Oocyte electrophysiology

Electrophysiological recordings from oocytes were performed using two-microelectrode voltage clamp in 0 Ca2+OR2 unless otherwise indicated. Pipettes were pulled to a resistance of 0.3-1.0 MΩ and filled with 3 M KCl. Recordings were performed using a Dagan CA1 oocyte clamp (Dagan Corporation, Minneapolis, MN). Signals were digitized with a Digidata 1600 analogue/digital converter (Axon Instruments, Sunnyvale, CA) at 1 kHz using pClamp 8 (Axon Instruments). All experiments were performed at room temperature (20-24°C). Data analysis was performed using MATLAB version 6.5 (The Math Works, Natick, MA) and Microcal Origin version 7.5 (OriginLab, Northampton, MA). Group statistics are reported as mean ± s.e.m.

To obtain an estimate of the number of mutant channels required to inhibit hemichannel currents, we followed the approach of Pal et al. (Pal et al., 1999) but modified the distribution equation to reflect the six subunits in a hemichannel. The function used to model the theoretical inhibition of current through a hexamer where one subunit is sufficient to inhibit current is: y=(1–x)6, where x represents the mole fraction of mutant to wild-type connexin. For two mutant subunits the function becomes: y=(1–x)6 + 6×(1–x)5. In the experiments shown, the total amount of wild-type CX37 cRNA was held constant in each mixture while mutant cRNA was varied. This analysis assumes that the translation efficiencies are the same for mutant and wild-type connexins, oligomerization of connexins into hemichannels is random and unaltered by mutant channels and hemichannel turnover rates on the cell surface are similar.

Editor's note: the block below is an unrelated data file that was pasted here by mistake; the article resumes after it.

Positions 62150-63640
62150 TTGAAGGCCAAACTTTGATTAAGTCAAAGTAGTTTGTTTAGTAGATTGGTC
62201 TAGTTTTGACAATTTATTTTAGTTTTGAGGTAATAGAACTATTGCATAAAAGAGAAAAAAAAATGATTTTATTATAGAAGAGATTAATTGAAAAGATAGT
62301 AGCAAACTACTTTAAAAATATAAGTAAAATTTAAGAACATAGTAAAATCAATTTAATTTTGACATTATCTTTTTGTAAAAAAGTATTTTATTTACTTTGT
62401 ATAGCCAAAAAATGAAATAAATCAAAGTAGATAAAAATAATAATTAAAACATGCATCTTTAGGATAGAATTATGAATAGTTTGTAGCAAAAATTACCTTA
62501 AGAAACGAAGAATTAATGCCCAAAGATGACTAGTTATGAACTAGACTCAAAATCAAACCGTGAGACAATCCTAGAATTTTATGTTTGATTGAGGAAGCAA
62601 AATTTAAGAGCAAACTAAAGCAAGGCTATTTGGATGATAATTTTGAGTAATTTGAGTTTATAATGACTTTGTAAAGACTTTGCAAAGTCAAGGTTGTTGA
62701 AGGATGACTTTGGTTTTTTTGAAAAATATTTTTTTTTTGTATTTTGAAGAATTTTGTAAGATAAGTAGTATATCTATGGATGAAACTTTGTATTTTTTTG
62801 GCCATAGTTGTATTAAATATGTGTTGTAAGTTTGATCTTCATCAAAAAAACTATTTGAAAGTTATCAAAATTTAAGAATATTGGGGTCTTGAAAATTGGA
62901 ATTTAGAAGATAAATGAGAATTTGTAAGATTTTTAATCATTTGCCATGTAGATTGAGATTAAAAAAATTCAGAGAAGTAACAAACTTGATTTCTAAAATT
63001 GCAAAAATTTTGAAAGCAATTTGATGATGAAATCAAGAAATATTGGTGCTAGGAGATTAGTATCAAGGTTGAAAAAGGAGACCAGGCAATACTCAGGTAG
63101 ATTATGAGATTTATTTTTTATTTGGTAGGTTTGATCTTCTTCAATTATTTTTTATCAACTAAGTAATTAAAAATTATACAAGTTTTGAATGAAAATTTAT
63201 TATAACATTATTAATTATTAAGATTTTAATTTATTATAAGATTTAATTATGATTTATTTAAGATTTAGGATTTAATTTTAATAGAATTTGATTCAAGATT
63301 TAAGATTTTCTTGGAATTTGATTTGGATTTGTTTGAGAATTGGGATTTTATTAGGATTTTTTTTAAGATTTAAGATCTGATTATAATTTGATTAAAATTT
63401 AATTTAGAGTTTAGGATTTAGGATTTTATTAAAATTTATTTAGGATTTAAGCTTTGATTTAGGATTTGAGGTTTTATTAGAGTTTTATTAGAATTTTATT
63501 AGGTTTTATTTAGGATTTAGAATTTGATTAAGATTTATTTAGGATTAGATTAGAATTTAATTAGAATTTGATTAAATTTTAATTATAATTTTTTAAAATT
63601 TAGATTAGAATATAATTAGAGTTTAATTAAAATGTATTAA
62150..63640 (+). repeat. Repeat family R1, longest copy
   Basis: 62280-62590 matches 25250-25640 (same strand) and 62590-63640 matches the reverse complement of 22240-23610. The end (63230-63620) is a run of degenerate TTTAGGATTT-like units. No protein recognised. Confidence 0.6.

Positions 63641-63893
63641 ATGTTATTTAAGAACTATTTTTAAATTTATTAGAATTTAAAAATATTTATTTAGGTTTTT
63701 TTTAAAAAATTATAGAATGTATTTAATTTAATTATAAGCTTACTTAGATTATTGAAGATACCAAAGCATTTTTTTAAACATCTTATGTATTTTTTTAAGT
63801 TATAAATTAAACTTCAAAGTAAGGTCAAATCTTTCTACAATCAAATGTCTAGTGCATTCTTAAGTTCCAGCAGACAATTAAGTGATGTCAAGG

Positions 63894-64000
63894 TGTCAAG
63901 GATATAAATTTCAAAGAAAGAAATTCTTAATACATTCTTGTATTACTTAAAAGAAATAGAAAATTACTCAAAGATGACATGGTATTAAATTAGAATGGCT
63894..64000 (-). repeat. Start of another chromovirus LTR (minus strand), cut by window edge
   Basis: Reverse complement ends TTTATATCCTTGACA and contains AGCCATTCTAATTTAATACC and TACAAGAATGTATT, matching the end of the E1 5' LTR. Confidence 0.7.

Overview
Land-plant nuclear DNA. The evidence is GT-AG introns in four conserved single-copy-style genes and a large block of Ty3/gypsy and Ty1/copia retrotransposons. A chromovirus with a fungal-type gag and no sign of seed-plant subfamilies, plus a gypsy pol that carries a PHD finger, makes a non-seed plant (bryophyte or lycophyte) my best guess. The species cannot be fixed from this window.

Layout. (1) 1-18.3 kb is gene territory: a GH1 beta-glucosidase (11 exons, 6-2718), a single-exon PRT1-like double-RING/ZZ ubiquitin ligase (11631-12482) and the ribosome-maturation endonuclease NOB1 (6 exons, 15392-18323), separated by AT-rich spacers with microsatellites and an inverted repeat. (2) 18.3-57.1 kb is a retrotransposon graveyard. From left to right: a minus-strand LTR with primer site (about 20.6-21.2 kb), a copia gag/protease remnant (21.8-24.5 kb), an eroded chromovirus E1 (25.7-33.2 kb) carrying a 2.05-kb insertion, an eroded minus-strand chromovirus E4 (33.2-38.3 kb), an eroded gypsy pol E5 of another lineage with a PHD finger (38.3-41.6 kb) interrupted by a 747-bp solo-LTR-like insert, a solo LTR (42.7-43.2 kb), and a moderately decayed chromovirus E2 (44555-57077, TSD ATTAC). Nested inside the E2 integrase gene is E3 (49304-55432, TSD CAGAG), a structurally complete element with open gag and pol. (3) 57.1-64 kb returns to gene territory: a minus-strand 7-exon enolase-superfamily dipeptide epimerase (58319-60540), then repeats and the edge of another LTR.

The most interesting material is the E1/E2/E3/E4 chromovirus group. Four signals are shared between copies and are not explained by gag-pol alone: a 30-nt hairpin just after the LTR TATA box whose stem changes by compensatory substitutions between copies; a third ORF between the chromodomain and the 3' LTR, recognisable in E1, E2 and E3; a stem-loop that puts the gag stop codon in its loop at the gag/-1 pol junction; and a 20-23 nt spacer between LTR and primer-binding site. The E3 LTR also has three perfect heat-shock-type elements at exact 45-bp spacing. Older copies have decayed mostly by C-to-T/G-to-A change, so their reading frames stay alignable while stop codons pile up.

This work was supported by a fellowship within the Postdoc Program of the German Academic Exchange Service (to B.C.T.) and NIH Grant HL59199 (to E.C.B.). The authors greatly appreciate the contribution of Jonathan Budzig during the early phases of this project.


  • Accepted June 9, 2008.